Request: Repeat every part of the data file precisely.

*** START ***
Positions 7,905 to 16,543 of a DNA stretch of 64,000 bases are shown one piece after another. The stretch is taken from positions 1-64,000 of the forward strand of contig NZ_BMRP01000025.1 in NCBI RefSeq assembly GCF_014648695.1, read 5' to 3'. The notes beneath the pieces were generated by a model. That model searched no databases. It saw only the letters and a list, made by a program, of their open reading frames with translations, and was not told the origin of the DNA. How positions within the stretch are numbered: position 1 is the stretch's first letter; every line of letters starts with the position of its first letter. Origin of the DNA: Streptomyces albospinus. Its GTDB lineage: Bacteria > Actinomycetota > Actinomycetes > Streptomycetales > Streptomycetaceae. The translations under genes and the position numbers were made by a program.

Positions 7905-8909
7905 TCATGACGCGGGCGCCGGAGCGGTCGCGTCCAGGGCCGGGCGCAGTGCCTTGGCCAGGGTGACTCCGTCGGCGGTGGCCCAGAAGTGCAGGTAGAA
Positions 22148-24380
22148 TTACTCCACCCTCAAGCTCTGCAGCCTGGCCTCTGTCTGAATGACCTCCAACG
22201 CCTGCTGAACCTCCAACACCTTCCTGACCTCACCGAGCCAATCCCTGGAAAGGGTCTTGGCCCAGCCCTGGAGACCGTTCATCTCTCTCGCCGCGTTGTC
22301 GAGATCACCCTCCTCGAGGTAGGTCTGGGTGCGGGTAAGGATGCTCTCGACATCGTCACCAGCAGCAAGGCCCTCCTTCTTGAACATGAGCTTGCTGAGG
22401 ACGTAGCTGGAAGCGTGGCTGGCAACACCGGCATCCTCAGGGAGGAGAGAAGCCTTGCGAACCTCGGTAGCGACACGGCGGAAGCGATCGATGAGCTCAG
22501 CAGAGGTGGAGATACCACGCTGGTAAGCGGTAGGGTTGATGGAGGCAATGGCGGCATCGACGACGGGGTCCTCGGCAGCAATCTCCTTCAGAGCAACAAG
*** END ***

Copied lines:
Positions 7,905 to 16,543 of a DNA stretch of 64,000 bases are shown one piece after another. The stretch is taken from positions 1-64,000 of the forward strand of contig NZ_BMRP01000025.1 in NCBI RefSeq assembly GCF_014648695.1, read 5' to 3'. The notes beneath the pieces were generated by a model. That model searched no databases. It saw only the letters and a list, made by a program, of their open reading frames with translations, and was not told the origin of the DNA. How positions within the stretch are numbered: position 1 is the stretch's first letter; every line of letters starts with the position of its first letter. Origin of the DNA: Streptomyces albospinus. Its GTDB lineage: Bacteria > Actinomycetota > Actinomycetes > Streptomycetales > Streptomycetaceae. The translations under genes and the position numbers were made by a program.

Positions 7905-8909
7905 TCATGACGCGGGCGCCGGAGCGGTCGCGTCCAGGGCCGGGCGCAGTGCCTTGGCCAGGGTGACTCCGTCGGCGGTGGCCCAGAAGTGCAGGTAGAA
Positions 22148-24380
22148 TTACTCCACCCTCAAGCTCTGCAGCCTGGCCTCTGTCTGAATGACCTCCAACG
22201 CCTGCTGAACCTCCAACACCTTCCTGACCTCACCGAGCCAATCCCTGGAAAGGGTCTTGGCCCAGCCCTGGAGACCGTTCATCTCTCTCGCCGCGTTGTC
22301 GAGATCACCCTCCTCGAGGTAGGTCTGGGTGCGGGTAAGGATGCTCTCGACATCGTCACCAGCAGCAAGGCCCTCCTTCTTGAACATGAGCTTGCTGAGG
22401 ACGTAGCTGGAAGCGTGGCTGGCAACACCGGCATCCTCAGGGAGGAGAGAAGCCTTGCGAACCTCGGTAGCGACACGGCGGAAGCGATCGATGAGCTCAG
22501 CAGAGGTGGAGATACCACGCTGGTAAGCGGTAGGGTTGATGGAGGCAATGGCGGCATCGACGACGGGGTCCTCGGCAGCAATCTCCTTCAGAGCAACAAG